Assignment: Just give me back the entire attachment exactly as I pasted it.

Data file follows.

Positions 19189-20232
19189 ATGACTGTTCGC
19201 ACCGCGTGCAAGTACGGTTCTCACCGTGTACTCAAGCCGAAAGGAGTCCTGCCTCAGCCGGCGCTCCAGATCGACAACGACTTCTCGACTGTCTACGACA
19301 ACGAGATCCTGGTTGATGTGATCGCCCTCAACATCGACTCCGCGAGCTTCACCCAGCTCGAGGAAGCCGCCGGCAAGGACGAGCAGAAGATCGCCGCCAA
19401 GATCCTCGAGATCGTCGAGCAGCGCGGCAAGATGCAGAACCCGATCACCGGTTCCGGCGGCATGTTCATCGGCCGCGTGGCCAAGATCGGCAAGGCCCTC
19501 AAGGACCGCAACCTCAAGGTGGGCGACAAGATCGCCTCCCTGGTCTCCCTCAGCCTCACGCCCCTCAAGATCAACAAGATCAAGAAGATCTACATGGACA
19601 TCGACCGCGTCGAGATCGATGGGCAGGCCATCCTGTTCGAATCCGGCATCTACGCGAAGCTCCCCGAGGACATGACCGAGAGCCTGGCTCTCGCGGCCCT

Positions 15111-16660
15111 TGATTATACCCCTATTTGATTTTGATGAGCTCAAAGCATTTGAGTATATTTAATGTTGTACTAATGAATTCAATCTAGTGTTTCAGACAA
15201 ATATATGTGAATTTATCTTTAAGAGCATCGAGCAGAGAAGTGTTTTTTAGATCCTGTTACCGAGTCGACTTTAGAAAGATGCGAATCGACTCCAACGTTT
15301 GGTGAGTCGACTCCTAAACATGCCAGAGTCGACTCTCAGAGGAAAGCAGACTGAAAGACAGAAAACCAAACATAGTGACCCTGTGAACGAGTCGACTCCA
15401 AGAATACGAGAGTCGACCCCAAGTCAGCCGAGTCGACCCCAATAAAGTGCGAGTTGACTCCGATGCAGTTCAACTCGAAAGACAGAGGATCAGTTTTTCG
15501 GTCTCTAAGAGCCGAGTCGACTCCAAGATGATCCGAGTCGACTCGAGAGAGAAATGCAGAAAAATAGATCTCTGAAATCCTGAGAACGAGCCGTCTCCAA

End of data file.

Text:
Positions 19189-20232
19189 ATGACTGTTCGC
19201 ACCGCGTGCAAGTACGGTTCTCACCGTGTACTCAAGCCGAAAGGAGTCCTGCCTCAGCCGGCGCTCCAGATCGACAACGACTTCTCGACTGTCTACGACA
19301 ACGAGATCCTGGTTGATGTGATCGCCCTCAACATCGACTCCGCGAGCTTCACCCAGCTCGAGGAAGCCGCCGGCAAGGACGAGCAGAAGATCGCCGCCAA
19401 GATCCTCGAGATCGTCGAGCAGCGCGGCAAGATGCAGAACCCGATCACCGGTTCCGGCGGCATGTTCATCGGCCGCGTGGCCAAGATCGGCAAGGCCCTC
19501 AAGGACCGCAACCTCAAGGTGGGCGACAAGATCGCCTCCCTGGTCTCCCTCAGCCTCACGCCCCTCAAGATCAACAAGATCAAGAAGATCTACATGGACA
19601 TCGACCGCGTCGAGATCGATGGGCAGGCCATCCTGTTCGAATCCGGCATCTACGCGAAGCTCCCCGAGGACATGACCGAGAGCCTGGCTCTCGCGGCCCT

Positions 15111-16660
15111 TGATTATACCCCTATTTGATTTTGATGAGCTCAAAGCATTTGAGTATATTTAATGTTGTACTAATGAATTCAATCTAGTGTTTCAGACAA
15201 ATATATGTGAATTTATCTTTAAGAGCATCGAGCAGAGAAGTGTTTTTTAGATCCTGTTACCGAGTCGACTTTAGAAAGATGCGAATCGACTCCAACGTTT
15301 GGTGAGTCGACTCCTAAACATGCCAGAGTCGACTCTCAGAGGAAAGCAGACTGAAAGACAGAAAACCAAACATAGTGACCCTGTGAACGAGTCGACTCCA
15401 AGAATACGAGAGTCGACCCCAAGTCAGCCGAGTCGACCCCAATAAAGTGCGAGTTGACTCCGATGCAGTTCAACTCGAAAGACAGAGGATCAGTTTTTCG
15501 GTCTCTAAGAGCCGAGTCGACTCCAAGATGATCCGAGTCGACTCGAGAGAGAAATGCAGAAAAATAGATCTCTGAAATCCTGAGAACGAGCCGTCTCCAA